By Khurram Aziz email: email@example.com | Dec 27, 2012 08:49 PM EST
A new survey from Pew Internet Research Center shows that 25 percent of Americans own a tablet, such as the iPad, up from 10 percent last year.
The survey also shows that the total number of people now reading e-books, on either a tablet or an e-Reader has grown to 23 percent, signaling the further decline of the printed word.
"The move toward e-book reading coincides with an increase in ownership of electronic book reading devices," said Pew. "In all, the number of owners of either a tablet computer or e-book reading device such as a Kindle or Nook grew from 18% in late 2011 to 33% in late 2012."
Many analysts have predicted the end of dedicated e-book reading devices, such as Kindles and Nooks. Analysts at IHS iSuppli projected in December that dedicated e-book reader shipments would fall this year to 14.9 million units-representing a decline of 36% from 2011's 23.2 million units shipped.
However, Pew's research shows that ownership of dedicated e-Readers saw an increase over the last year from 10 percent to 19 percent.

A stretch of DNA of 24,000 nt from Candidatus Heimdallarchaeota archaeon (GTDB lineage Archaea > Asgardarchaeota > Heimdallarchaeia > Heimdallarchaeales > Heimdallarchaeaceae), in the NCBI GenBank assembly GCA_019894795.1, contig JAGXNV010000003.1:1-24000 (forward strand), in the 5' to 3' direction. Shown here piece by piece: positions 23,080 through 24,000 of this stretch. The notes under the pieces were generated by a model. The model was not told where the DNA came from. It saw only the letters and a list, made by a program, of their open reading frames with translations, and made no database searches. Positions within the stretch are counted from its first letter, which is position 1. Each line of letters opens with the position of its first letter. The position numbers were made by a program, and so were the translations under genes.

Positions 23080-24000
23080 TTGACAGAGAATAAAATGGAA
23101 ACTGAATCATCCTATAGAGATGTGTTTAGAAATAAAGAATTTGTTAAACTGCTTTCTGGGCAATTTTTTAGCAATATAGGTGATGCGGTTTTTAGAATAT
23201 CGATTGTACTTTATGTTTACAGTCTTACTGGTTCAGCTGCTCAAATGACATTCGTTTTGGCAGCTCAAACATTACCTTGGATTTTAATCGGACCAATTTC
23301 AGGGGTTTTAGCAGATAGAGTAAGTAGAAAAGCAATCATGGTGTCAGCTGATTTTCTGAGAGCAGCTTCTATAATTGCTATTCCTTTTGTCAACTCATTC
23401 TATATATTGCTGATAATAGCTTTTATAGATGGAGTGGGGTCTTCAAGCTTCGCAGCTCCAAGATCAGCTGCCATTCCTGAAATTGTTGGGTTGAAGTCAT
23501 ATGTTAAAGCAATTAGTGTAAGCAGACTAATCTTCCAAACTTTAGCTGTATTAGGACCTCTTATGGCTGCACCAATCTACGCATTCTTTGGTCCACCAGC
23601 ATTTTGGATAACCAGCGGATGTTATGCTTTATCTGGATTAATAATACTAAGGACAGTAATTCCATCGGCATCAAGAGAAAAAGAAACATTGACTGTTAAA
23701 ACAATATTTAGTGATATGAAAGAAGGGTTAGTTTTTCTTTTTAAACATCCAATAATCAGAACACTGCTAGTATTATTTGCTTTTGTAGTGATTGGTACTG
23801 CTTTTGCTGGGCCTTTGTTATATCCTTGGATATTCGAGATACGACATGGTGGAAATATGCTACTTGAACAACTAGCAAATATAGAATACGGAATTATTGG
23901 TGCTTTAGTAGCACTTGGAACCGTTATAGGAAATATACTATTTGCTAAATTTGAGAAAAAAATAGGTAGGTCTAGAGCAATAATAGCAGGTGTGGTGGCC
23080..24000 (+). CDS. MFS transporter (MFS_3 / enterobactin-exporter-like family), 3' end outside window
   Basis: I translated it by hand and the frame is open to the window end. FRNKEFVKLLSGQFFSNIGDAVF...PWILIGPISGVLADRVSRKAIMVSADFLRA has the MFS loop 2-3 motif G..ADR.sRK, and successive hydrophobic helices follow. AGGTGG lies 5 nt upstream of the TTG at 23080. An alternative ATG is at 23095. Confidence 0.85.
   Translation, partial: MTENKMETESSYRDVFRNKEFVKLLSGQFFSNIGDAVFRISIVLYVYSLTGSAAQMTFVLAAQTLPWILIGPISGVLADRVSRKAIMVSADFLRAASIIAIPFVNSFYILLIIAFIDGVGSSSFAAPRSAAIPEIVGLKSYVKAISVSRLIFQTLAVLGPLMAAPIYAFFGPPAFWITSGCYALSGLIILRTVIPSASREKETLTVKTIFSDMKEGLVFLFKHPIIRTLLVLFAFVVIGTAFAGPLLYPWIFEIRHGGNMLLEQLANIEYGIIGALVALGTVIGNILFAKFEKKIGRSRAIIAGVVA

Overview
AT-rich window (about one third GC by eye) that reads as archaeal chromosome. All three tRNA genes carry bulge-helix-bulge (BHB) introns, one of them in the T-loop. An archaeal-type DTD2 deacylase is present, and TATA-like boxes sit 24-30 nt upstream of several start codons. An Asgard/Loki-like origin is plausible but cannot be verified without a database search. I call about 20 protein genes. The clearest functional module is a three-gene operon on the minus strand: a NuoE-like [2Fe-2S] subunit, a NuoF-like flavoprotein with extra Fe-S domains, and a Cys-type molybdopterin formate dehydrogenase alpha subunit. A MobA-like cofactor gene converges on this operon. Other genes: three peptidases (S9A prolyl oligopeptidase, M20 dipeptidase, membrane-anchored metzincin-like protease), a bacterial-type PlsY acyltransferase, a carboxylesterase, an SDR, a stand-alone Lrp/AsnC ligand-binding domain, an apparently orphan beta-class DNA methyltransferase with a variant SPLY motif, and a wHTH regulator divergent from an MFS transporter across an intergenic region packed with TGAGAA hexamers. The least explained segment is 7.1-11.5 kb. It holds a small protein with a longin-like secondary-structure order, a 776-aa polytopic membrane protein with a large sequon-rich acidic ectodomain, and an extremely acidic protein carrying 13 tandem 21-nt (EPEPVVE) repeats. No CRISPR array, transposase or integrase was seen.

Pew says that those most likely to read e-books include those with college or graduate degrees, those who live in households earning more than $75,000, and those whose ages fall between 30 and 49.
What's more, the e-book phenomena has also affected libraries. Those borrowing e-books to download temporarily on their tablets or e-Readers has gone up from 3 percent to 5 percent this year.
"These data show that the process of book reading is shifting. The rise of e-reading devices has major implications that are affecting the publishing industry and eventually could affect the way knowledge is packaged and the way ideas are spread," Pew's Lee Rainie told Central Valley Business Times.
The findings were based on a survey taken between Oct. 15 and Nov. 10, using a sample of 2,252 Americans ages 16 and older.
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